Specialists without Borders continued its medical education initiatives into Africa with a seminar in surgery over three days in Kigali, Rwanda. This was followed by teaching at the medical school in Butare. Thirteen Australasian surgeons participated as lecturers as well as, for the first time, five medical students, who were partly sponsored by Allergan, and two surgical Registrars. As this was a new experience for the medical students it is worthwhile, I think, to quote from one of the student’s experience, which bears reporting.
I am not exaggerating when I say the experience I gained from this trip has helped shape me as a person and as a future doctor. Specialists Without Borders student
“Although we only stayed there for a week, the eye-opening experience I gained there is invaluable. This was my first time to be in Africa, it amazed me how much Rwanda has developed since the 94 genocide, which was only 16 years ago. The cities were clean and people were very friendly. I visited a local African family, who showed us around their house and farm. They have very little materially compared to us, yet they are happy and work hard to provide for their children.
The Rwandan people are also very gentle – for example, in the local markets they do not push us to buy things despite the fact a lot of them struggle to make a living, unlike the scenes we commonly encounter in markets in other developing countries. As I am involved in the Surgical Students' Society of Melbourne, I am currently in touch with the head of Rwandan Students' Society, whom I have met there, to look at possible ways of us helping them financially to develop AIDS and hepatitis C prevention programs for the local Rwandan community. Our next step is also to set up a students exchange program for electives.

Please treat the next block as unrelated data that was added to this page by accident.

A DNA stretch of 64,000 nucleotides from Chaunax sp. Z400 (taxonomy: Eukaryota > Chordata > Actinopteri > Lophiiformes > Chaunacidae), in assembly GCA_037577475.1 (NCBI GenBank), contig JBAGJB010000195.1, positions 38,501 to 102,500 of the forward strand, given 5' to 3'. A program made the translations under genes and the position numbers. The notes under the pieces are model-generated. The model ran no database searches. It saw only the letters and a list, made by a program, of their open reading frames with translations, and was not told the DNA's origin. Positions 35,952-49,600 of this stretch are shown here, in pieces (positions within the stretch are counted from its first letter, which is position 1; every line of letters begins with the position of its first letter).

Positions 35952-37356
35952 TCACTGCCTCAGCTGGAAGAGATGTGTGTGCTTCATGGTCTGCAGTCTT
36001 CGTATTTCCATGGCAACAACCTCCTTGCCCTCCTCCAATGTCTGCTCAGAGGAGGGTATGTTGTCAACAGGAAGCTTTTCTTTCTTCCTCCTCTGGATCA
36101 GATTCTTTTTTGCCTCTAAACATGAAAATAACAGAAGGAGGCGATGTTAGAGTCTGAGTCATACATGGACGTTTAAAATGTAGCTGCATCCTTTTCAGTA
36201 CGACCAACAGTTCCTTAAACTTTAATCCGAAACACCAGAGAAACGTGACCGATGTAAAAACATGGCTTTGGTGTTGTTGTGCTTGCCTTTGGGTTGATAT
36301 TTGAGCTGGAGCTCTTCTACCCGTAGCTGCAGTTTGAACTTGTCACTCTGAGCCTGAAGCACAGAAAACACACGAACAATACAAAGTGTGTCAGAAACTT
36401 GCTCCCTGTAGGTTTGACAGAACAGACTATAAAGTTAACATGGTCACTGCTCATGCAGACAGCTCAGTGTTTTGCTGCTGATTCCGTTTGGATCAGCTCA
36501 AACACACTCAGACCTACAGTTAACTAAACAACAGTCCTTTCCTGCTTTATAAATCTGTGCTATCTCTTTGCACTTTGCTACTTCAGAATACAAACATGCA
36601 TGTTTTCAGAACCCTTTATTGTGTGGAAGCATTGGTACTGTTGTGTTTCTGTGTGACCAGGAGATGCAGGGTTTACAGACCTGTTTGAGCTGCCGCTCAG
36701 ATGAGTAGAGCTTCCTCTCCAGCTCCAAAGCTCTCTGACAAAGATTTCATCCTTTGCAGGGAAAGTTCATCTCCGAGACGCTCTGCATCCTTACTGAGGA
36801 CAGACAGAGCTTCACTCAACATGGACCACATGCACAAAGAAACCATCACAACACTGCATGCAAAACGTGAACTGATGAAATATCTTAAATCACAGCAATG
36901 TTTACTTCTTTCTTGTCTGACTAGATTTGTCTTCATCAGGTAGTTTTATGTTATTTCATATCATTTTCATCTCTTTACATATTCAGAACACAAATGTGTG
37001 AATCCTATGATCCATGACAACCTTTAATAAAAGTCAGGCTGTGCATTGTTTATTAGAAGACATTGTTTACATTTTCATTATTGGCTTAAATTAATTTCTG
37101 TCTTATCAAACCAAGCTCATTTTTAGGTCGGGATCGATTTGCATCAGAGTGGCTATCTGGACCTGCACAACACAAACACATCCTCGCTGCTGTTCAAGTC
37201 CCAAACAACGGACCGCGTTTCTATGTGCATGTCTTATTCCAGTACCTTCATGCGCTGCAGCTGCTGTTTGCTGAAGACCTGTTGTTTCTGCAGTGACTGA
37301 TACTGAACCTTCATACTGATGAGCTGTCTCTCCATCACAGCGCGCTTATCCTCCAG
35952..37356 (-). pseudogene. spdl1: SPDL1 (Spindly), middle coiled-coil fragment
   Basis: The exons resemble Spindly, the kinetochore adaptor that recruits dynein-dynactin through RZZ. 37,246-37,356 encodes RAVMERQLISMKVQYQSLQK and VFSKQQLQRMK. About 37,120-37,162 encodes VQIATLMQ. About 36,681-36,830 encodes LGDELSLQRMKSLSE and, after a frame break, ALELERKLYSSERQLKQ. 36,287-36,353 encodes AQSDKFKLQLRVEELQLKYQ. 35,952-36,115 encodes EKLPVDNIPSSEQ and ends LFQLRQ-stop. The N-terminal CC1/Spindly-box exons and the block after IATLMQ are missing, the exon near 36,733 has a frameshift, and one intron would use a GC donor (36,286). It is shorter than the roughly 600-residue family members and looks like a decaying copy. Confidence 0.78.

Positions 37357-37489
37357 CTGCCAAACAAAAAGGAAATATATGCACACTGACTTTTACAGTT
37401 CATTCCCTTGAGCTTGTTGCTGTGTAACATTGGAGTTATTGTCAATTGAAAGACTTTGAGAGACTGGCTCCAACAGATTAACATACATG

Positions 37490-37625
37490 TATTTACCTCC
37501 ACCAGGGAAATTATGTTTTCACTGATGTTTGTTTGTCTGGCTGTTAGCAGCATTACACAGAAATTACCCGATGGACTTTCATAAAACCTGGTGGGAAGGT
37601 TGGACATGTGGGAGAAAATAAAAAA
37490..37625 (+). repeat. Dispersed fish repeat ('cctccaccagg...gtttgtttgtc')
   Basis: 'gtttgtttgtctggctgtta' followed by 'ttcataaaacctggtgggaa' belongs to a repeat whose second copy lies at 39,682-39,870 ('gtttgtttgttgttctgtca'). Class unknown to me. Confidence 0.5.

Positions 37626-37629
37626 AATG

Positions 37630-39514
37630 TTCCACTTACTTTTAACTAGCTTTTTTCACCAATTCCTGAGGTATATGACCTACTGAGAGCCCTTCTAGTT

As personally I have learned enormous amount of clinical experience by tagging along the Rwandan doctors just for a day or so, I believe it would be extremely beneficial for more Australian medical students to see what it is like in Africa and for Rwandan medical students most of whom have never been abroad to see the Western system.
I am not exaggerating when I say the experience I gained from this trip has helped shape me as a person and as a future doctor. The surgeons from SWB have inspired me to pursue surgery as a future career and I would love to get involved with SWB in the long term.”
The seminar in surgery was requested by the Rwandan Surgical Society, to which SWB has now become an official affiliate, and the National University of Rwanda/medical school as a way to continue the postgraduate medical education and to build on the successful seminar conducted in 2009 on medical and surgical emergencies .